-When the soul dies:
Cover art: Consuelo Parra
Model: 3corpses-in-a-casket

 

 

 

 

 

 

VAMPIRE Books GIVEAWAY

I’ll be giving out vampire prizes and free ARC copies to my list during the launch, make sure you sign up to win!

 

Gods of music and madness book one (Orpheum)

Gods of music and madness book one (Orpheum)

Yesterday I finished Orpheum. Part one was published previously and ends on a cliffhanger. Unfortunately, even though people like it, I’ve been getting some negative reviews about how frustrating it is to wait for more.

I worked on this book through the winter, and we spent another month in Bulgaria doing research and visiting some of the geographical and historical locations in the book. I continued working on the book in Edinburgh over New Year’s… and was stuck on the last chapter for two weeks as we moved to Taipei.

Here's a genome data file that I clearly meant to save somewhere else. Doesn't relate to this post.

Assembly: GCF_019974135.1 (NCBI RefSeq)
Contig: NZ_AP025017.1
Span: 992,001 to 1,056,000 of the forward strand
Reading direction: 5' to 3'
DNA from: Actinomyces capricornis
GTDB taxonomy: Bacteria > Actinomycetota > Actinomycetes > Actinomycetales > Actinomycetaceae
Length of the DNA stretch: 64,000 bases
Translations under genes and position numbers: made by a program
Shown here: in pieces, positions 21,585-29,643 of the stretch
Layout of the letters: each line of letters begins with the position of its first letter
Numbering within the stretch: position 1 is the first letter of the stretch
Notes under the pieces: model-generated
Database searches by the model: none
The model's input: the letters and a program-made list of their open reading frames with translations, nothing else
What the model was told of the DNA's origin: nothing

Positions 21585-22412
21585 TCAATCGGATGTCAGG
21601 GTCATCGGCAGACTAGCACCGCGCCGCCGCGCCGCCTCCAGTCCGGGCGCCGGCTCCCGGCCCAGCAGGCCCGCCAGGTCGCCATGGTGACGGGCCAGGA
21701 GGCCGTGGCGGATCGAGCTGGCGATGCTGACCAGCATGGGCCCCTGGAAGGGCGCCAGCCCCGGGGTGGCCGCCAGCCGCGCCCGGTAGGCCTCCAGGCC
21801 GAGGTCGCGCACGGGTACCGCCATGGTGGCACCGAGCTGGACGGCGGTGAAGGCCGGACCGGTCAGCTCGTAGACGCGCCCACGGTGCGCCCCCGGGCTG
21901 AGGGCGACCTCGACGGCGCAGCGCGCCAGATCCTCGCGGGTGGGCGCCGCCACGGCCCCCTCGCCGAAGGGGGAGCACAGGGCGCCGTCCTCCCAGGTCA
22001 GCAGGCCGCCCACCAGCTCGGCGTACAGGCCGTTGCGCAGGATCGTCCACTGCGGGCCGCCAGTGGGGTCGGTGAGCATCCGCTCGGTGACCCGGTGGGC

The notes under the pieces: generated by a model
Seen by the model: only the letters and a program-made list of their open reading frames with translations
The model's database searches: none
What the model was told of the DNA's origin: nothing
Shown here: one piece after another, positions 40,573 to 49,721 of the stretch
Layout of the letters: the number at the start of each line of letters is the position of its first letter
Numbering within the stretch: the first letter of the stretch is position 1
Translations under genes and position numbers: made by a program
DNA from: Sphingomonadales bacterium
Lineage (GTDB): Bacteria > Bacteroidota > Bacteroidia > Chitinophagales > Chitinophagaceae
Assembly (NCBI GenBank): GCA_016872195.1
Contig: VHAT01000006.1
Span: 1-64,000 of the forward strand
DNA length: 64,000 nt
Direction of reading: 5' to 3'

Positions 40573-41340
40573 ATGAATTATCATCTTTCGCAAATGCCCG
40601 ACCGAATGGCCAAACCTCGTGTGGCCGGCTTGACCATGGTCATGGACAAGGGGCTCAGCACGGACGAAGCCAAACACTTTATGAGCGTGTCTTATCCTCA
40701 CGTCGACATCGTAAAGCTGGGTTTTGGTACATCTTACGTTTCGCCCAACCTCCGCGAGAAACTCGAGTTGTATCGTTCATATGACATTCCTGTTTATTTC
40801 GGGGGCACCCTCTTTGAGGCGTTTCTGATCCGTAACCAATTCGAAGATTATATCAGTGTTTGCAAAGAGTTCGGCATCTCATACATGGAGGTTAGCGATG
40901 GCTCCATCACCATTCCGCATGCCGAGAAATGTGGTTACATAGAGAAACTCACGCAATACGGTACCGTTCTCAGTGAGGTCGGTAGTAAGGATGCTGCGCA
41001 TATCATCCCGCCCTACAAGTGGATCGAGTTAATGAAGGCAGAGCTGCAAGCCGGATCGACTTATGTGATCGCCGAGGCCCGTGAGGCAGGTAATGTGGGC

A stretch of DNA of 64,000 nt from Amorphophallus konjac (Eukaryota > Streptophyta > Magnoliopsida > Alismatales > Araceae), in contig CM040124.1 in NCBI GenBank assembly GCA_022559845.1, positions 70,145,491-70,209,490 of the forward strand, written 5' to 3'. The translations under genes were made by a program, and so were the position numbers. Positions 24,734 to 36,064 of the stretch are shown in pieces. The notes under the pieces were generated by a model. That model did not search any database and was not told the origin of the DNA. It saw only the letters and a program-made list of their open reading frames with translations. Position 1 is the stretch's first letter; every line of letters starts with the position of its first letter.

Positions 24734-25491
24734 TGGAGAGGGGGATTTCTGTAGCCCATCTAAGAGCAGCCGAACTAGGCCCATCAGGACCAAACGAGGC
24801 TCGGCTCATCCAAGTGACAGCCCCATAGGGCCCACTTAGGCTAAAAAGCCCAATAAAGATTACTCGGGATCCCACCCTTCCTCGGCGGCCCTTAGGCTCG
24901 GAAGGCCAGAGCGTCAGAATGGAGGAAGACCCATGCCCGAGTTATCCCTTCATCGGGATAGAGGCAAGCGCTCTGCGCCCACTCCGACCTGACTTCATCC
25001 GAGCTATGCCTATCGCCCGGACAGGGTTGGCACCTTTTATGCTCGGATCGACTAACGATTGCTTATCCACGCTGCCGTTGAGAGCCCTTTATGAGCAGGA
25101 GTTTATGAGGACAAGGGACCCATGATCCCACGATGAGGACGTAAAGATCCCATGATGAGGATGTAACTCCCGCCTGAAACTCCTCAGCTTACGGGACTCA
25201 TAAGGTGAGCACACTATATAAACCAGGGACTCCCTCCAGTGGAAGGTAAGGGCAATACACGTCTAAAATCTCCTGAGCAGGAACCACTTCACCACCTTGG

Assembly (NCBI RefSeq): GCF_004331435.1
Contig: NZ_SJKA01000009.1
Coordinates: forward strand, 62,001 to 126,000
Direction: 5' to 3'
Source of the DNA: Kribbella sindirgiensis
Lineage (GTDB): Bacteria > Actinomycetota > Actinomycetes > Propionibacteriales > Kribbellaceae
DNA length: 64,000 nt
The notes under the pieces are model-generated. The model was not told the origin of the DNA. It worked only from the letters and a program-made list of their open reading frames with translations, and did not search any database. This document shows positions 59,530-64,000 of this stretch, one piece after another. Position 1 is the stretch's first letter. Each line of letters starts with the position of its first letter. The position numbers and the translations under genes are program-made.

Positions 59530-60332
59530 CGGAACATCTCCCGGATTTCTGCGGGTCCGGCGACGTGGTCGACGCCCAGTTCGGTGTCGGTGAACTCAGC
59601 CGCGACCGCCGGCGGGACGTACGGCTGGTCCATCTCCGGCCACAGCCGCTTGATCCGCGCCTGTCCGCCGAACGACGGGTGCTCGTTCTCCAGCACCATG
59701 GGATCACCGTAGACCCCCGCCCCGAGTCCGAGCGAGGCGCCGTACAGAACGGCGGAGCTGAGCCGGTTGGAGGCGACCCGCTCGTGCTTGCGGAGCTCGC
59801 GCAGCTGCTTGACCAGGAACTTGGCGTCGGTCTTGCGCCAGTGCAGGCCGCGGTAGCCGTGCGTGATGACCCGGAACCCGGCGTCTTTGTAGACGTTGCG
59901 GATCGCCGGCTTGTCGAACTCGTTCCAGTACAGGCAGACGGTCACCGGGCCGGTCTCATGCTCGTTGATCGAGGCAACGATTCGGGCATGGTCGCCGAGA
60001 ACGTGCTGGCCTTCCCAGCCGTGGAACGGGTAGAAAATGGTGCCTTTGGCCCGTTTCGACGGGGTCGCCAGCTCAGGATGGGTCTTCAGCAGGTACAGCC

But finally, I got to THE END and it’s pretty great. The full book also ends on a pretty big cliffhanger. I may leave it as it is, or I may add in an epilogue for at least a partial sense of completion, since it will probably be awhile until there’s another book in this series (I think it’s good – but I also have better projects mapped out and I want to be working on my best ideas, not the ideas I started years ago).

The original cover looked like this:

If you haven’t read part one yet, you can get the first several chapters for free in my starter library.

I like to update covers when I significantly change a book, so I’ve been working on a new cover, which will look something like this:

In a day or two, I’ll have a limited number of ARC copies to give out, so make sure you’re on my email list if you want one (these advanced copies are for fans who don’t mind helping me spot the inevitable handful of typos, and who can also post a review of the finished book on Amazon – if you’d prefer waiting for a clean copy, the full thing will be on Amazon next week).

Here’s an excerpt: